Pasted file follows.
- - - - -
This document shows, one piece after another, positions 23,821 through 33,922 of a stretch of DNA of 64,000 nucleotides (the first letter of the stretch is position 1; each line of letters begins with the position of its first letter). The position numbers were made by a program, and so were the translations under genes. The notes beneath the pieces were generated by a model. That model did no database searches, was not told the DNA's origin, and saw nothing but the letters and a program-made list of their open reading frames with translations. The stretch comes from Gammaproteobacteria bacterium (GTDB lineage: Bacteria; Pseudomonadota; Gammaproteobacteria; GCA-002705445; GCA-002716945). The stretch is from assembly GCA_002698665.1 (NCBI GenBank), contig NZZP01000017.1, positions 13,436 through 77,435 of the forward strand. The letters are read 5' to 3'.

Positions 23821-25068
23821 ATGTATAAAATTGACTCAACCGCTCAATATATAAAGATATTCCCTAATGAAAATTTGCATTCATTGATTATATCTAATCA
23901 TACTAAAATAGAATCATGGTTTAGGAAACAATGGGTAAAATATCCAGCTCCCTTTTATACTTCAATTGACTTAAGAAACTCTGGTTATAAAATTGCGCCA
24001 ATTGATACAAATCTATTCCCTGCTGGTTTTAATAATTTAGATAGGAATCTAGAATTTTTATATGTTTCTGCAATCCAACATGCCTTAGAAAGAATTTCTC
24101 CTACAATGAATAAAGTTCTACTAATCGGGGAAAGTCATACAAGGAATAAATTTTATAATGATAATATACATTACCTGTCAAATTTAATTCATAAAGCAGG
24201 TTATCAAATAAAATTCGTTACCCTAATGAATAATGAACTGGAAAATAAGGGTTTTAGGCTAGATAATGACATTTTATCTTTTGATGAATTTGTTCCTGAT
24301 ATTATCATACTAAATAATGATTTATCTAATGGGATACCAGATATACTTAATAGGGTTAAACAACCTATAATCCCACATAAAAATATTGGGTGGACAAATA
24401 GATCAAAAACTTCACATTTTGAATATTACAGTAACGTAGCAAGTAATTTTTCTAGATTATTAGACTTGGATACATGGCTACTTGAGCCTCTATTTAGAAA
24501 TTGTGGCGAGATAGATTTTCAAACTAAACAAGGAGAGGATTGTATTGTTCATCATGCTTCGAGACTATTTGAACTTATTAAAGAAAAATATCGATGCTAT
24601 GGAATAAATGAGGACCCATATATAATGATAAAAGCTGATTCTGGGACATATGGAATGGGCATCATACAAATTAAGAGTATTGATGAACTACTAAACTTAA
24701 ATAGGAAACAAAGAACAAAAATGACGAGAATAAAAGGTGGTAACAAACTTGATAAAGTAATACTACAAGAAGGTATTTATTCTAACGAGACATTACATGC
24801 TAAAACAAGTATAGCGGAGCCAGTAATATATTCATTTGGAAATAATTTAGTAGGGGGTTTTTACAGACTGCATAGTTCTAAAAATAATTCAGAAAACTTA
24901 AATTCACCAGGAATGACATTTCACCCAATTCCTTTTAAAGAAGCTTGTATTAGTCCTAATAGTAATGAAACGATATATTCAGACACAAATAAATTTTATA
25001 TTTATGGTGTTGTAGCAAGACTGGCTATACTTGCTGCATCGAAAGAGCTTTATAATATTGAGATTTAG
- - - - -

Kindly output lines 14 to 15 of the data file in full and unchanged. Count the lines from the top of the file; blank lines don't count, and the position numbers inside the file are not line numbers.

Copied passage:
24901 AATTCACCAGGAATGACATTTCACCCAATTCCTTTTAAAGAAGCTTGTATTAGTCCTAATAGTAATGAAACGATATATTCAGACACAAATAAATTTTATA
25001 TTTATGGTGTTGTAGCAAGACTGGCTATACTTGCTGCATCGAAAGAGCTTTATAATATTGAGATTTAG